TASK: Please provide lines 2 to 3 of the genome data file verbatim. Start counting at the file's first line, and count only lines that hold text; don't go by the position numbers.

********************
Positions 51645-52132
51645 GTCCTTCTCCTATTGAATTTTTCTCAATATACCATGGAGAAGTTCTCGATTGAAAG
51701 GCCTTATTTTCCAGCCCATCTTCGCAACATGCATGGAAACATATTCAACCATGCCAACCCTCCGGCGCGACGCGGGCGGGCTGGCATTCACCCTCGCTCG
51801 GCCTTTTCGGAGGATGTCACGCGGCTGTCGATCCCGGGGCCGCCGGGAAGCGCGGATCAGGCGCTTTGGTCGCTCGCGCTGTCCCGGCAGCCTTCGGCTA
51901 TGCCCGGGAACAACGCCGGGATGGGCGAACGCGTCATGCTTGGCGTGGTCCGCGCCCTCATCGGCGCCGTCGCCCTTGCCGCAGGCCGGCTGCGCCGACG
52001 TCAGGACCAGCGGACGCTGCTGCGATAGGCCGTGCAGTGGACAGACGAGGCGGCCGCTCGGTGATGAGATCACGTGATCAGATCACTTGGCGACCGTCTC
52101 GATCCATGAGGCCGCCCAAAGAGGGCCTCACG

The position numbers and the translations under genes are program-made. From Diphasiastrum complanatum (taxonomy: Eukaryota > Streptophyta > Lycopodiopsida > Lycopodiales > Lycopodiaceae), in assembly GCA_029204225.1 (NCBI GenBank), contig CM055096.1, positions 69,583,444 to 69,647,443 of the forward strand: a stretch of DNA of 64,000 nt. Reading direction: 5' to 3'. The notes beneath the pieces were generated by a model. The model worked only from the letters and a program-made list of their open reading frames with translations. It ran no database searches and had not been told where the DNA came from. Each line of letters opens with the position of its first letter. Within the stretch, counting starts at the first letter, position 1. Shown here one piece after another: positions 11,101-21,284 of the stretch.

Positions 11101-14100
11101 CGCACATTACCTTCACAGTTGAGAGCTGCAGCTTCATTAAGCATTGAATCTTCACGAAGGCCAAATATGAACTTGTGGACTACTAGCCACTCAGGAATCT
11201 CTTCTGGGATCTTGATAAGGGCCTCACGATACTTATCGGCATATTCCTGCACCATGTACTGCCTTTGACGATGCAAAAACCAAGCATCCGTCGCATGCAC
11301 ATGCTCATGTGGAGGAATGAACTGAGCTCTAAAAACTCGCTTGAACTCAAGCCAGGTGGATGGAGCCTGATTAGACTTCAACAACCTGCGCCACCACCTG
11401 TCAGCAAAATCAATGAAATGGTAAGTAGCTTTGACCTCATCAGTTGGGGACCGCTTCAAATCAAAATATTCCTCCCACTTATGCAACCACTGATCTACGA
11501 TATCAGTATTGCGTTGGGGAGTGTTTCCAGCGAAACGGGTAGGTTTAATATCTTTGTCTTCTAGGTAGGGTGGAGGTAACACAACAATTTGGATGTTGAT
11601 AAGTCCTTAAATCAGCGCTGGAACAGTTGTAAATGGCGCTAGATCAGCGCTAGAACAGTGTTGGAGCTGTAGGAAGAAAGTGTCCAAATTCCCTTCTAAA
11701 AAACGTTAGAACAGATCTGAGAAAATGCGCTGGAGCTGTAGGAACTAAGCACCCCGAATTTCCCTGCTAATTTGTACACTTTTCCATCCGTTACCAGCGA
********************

51645 GTCCTTCTCCTATTGAATTTTTCTCAATATACCATGGAGAAGTTCTCGATTGAAAG
51701 GCCTTATTTTCCAGCCCATCTTCGCAACATGCATGGAAACATATTCAACCATGCCAACCCTCCGGCGCGACGCGGGCGGGCTGGCATTCACCCTCGCTCG